Why classical music might die (still more)

I’m looking at the New York Times’ “Arts & Leisure” section, today’s edition (it’s April 17).

The lead story — “The Long Goodbye: Why the most celebrated departures in njetwork news are still some of the most visible faces on television” — doesn’t concern me here. We all know what it’s about, and I don’t see a classical music connection. (Hmm…why are the most celebrated dead composers still some of the most visible voices in concert halls? But let’s move on.)

What does interest me are the other two front-page stories:

The Strangest Sound in Hip-Hop Goes National: Chopped and screwed and slowed to distortion, the rhythm born in Houston is leaving home [by the wonderful Kelefa Sanneh]

Go Figure: Trendy artists pick up an old-fashioined habit: staring at nude bodies [by Carol Kino]

These caught my eye at once. What would the strangest sound in hip-hop be? You don’t have to know hip-hop inside out to be curious about that. You just have to know that hip-hop is a dominant pop genre these days. And then when you read the story, the strangest sound turns out to be genuinely interesting — slowed-down, distorted, hallucinatory. Classic hip-hop has mostly been driving, rhythmic, even aggressive. This Houston sound is something new.

And the art story is, if anything, more fascinating still. I’ll quote the start of it:

The mood was relaxed, even familiar on a recent Tuesday evening as the painter Will Cotton welcomed visitors to his Lower East Side loft. As he set out bowls of chocolate Easter candy, the artist Inka Essenhigh, who first made her name with paintings of anime-like creatures, pinned paper to an easel. Delia Brown, an art world provocateur who specializes in society scenes starring herself, relaxed in a chair with a drawing pad at the ready. The multimedia and performance artist Guy Richards Smit handed Mr. Cotton the first CD of the night — a -post-punk mix — and unpacked his watercolor kit.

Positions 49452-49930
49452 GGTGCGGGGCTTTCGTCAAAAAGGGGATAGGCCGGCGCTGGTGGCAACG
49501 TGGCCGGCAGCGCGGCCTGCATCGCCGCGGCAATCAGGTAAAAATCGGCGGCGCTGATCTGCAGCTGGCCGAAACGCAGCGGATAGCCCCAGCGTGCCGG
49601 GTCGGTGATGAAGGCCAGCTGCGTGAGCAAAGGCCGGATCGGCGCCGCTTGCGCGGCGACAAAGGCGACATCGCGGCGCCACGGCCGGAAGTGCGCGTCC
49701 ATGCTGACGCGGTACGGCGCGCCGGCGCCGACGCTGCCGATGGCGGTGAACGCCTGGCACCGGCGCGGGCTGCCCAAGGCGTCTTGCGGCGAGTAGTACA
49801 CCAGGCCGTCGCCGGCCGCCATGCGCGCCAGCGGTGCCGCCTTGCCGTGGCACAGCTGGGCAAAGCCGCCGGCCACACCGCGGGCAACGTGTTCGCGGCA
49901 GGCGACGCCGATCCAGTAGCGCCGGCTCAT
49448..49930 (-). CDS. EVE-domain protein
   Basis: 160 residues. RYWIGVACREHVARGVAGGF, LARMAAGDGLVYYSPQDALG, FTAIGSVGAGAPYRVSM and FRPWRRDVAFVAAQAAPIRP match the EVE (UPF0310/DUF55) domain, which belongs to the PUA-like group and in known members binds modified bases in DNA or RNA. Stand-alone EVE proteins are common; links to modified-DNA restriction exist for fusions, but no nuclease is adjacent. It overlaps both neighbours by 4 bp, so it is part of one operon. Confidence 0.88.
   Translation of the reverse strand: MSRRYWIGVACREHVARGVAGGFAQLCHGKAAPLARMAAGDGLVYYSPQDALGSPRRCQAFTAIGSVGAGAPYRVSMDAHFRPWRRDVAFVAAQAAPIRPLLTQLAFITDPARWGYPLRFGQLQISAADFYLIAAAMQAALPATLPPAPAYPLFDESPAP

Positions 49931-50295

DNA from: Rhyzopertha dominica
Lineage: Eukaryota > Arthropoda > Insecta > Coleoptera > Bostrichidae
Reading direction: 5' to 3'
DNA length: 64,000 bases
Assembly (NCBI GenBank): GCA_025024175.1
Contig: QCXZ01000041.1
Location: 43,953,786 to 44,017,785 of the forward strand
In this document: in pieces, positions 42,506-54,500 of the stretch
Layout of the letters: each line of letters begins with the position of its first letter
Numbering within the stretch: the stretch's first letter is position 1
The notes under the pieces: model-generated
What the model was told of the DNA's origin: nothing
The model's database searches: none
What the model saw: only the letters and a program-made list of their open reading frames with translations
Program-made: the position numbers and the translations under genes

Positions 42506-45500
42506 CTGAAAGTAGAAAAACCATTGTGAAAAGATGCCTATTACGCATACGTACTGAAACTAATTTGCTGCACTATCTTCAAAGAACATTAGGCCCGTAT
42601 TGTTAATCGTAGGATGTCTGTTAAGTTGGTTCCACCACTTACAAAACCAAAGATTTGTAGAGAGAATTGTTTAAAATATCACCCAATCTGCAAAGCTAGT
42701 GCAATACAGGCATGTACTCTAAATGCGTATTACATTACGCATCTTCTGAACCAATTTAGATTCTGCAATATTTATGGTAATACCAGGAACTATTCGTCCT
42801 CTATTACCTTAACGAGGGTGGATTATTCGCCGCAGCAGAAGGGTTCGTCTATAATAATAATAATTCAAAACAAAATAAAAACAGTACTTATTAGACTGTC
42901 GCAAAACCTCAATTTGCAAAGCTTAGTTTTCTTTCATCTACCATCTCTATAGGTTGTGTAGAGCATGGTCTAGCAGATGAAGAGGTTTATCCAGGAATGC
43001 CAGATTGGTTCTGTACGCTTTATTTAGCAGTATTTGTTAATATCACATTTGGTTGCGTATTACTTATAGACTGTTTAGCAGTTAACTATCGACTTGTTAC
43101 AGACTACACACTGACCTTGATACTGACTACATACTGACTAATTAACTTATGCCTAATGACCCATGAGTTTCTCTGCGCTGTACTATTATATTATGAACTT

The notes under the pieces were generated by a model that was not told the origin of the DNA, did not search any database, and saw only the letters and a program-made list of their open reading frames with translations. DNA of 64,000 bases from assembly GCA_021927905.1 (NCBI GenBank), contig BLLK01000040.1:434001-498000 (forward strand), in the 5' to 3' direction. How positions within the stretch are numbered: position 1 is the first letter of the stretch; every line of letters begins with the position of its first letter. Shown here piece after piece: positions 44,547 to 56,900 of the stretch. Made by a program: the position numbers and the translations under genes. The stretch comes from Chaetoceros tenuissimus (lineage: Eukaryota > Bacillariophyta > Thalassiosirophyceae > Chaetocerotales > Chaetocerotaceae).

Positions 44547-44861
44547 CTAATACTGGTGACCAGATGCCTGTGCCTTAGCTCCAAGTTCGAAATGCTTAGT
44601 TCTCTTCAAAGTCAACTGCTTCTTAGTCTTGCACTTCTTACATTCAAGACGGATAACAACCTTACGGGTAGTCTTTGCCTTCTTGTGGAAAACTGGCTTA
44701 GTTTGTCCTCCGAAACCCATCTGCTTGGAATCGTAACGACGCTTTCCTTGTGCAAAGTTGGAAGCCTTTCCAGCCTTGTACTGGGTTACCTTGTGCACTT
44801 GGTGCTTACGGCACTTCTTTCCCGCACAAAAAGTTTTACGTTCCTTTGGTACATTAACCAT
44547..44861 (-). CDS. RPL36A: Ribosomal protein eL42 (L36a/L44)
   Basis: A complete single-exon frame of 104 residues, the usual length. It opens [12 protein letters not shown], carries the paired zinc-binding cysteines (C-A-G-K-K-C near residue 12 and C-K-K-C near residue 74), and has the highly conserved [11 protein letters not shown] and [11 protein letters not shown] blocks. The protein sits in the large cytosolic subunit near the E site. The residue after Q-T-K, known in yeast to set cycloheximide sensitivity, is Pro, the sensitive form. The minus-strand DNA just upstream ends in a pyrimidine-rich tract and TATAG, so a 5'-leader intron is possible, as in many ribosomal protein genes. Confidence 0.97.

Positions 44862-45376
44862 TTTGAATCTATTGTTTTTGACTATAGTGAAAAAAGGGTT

And then a model (who turns out to be a stripper) undresses, and the assembled guests, all artists, start to draw her.

Only a few years ago, the idea of artists gathering to paint from a model would have seemed impossibly old-fashioned and hokey – and if the model was female and nude, sexist to boot. Yet for nearly three years now, a number of artists – not students putting charcoal to paper for the first time, but successful artists with established styles and audiences of their own – have flocked to Mr. Cotton’s weekly invitation-only sessions.

“There’s something kind of fun about doing something so geeky, so nerdy, so traditional,” Ms. Essenhigh said. “To do something so anti-conceptual and anti-Modernism feels really good, as if it were going to lead to helping you express things.”

Of course, the meaning of “modernism” here is very different from what it would be in the classical music world. In our shop, it means composers like Carter, Wuorinen, and Boulez, the musical equivalent of abstract painting. As used here by Inka Essenhigh, it just means prevailing current trends.

 

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